A landscape shaped by erosion over millions of years

Valle gran rey
The aspect of "orange juice machine" that La Gomera currently presents is the result of its long geological history. It starts with the formation of a large shield volcano, which explains the almost circular shape of La Gomera. Throughout its geological history, the island has had eruptive periods of growth and construction of volcanic buildings, followed by its dismantling by means of erosion. The last great constructive stage piled a large mass of basalt materials in the central area of the island and in its northern summits. Since, at least, the last three million years, La Gomera has not experienced any type of volcanic eruption.

Its landscapes are dominated by erosion, with deep ravines as its greatest exponent, which are radially arranged from the summits, in the centre of the island, towards the sea. In the north of La Gomera the watersheds are steep, but in the south the ravines are separated by relatively flat areas or in the form of gentle slopes, known as lomadas (small hills). In both cases the ravines are profound and frequently, between the channels and the peaks, there are huge gradients and rocky walls.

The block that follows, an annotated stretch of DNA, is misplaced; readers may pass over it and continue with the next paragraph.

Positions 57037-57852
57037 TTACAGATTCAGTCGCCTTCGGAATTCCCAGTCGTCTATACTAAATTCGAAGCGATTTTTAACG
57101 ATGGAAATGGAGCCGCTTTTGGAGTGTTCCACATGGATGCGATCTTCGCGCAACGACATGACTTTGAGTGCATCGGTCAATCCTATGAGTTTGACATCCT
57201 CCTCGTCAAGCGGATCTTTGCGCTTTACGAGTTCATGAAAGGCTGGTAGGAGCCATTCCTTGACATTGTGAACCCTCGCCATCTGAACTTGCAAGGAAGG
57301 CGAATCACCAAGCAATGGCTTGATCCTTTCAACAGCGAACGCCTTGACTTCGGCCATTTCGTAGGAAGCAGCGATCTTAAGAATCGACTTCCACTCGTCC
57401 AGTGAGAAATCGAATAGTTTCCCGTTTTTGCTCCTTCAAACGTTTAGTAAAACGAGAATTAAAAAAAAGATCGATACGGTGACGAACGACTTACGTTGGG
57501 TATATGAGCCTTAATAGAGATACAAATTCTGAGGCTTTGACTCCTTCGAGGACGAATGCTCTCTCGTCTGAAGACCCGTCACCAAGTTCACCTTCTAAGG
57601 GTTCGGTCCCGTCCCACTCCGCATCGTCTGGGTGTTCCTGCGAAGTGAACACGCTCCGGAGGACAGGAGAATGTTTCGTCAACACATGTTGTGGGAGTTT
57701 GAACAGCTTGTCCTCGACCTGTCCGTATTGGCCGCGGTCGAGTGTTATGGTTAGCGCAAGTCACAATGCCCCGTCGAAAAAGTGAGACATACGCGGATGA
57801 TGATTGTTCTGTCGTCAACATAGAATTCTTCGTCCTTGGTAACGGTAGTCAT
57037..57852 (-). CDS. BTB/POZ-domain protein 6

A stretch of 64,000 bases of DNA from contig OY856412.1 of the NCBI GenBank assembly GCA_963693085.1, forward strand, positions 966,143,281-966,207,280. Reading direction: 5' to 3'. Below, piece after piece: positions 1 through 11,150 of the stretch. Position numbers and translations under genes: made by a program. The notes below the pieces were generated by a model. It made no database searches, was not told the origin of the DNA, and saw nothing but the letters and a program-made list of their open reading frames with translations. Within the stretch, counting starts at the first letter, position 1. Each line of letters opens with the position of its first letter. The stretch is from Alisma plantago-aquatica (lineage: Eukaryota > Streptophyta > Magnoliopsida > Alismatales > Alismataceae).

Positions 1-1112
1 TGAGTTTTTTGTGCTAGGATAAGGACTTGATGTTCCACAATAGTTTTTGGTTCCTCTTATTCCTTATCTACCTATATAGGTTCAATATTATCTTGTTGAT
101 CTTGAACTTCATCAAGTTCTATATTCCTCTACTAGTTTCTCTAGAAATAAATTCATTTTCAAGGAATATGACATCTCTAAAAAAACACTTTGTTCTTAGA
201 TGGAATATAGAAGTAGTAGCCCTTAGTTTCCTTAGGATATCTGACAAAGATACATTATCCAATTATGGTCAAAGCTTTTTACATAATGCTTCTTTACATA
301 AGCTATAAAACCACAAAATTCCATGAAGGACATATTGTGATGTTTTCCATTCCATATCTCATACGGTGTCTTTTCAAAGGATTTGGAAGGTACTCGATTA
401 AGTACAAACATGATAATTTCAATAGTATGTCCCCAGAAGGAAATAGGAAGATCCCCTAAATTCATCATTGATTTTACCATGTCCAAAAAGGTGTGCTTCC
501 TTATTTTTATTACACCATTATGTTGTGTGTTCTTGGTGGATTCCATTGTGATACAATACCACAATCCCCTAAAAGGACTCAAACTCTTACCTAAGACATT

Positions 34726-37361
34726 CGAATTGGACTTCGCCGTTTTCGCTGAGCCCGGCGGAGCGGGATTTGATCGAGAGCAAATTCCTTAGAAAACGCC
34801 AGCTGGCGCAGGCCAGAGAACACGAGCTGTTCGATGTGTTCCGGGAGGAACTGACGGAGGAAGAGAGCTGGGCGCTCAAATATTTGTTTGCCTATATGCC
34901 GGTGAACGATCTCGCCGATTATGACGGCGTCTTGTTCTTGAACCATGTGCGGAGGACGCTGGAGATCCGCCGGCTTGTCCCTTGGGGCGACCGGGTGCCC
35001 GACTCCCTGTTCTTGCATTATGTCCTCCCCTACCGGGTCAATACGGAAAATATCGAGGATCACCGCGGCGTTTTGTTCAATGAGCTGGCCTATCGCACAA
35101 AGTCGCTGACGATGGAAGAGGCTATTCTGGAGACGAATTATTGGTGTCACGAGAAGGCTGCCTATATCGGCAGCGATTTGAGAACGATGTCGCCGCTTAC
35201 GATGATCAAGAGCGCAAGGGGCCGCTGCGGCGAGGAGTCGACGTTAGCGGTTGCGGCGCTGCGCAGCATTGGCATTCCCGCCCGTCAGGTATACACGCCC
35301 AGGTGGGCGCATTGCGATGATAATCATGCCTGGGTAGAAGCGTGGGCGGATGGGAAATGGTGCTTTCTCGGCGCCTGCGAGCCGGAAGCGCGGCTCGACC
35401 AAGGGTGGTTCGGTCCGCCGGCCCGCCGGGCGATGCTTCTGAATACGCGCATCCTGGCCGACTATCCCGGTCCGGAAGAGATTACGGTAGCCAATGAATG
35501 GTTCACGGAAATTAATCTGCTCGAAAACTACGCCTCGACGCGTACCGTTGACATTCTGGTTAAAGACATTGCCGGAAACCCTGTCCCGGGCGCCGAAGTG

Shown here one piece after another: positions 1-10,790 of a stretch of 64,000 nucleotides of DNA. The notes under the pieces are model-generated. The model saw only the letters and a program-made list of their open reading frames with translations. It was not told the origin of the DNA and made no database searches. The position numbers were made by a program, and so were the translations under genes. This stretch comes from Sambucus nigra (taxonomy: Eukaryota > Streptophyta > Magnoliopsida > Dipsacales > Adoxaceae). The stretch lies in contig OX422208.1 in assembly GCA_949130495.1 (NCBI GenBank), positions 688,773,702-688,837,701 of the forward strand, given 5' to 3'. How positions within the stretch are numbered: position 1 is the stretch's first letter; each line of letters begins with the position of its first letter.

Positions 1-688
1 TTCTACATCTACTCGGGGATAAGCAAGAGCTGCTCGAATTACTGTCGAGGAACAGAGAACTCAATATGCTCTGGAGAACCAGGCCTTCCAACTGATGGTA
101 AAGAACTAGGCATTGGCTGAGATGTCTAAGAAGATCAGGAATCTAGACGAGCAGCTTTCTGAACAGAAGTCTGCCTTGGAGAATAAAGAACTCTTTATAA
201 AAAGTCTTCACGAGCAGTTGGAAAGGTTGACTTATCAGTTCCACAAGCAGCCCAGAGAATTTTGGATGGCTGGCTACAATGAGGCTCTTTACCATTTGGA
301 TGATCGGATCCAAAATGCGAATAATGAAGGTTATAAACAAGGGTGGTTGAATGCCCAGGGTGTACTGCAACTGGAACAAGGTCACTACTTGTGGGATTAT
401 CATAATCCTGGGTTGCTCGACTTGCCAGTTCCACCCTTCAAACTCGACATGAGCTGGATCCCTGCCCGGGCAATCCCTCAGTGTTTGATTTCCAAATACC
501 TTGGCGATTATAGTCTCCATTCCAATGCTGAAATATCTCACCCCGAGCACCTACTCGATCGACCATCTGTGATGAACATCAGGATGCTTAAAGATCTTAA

Garajonay, a forest in the central plateau of the island

Masa forestal
La Gomera has a wide space with gentle gradients in the central area, forming a large plateau. It is the kingdom of the fog, which compensates the lack of summer rains and maintains, in all its splendour, the best-preserved laurel of the Canary Islands. The windward areas are the most affected by the mists and where the mountain reaches its maximum development. In the leeward slopes, the fact of being less exposed to the trade winds and having suffered more intensive uses creates an area with less arboreal wealth and with a greater abundance of thickets of replacement.

As peculiarity of Garajonay, with respect to the rest of the landscapes of La Gomera, it is the vegetation, in its multiple manifestations, the one that defines the landscape, above the orographic or geological features.

The mountain, in spite of resembling a green homogeneous cloak when seen from above, is very diverse in its composition and development, according to the multiple variations of microclimates and soils that the park offers.

 The interior of the forest

El interior del bosque
The tree canopy favours the presence of mosses, ferns and some climbing plants undemanding of light. In a large part of the park, you can have the feeling of being inside a tropical rainforest. It doesn't cease to be an indication of the great singularity of this mountain, a relic of the Tertiary Era, when these forests dominated the continents that had a more stable and humid environment than it is now.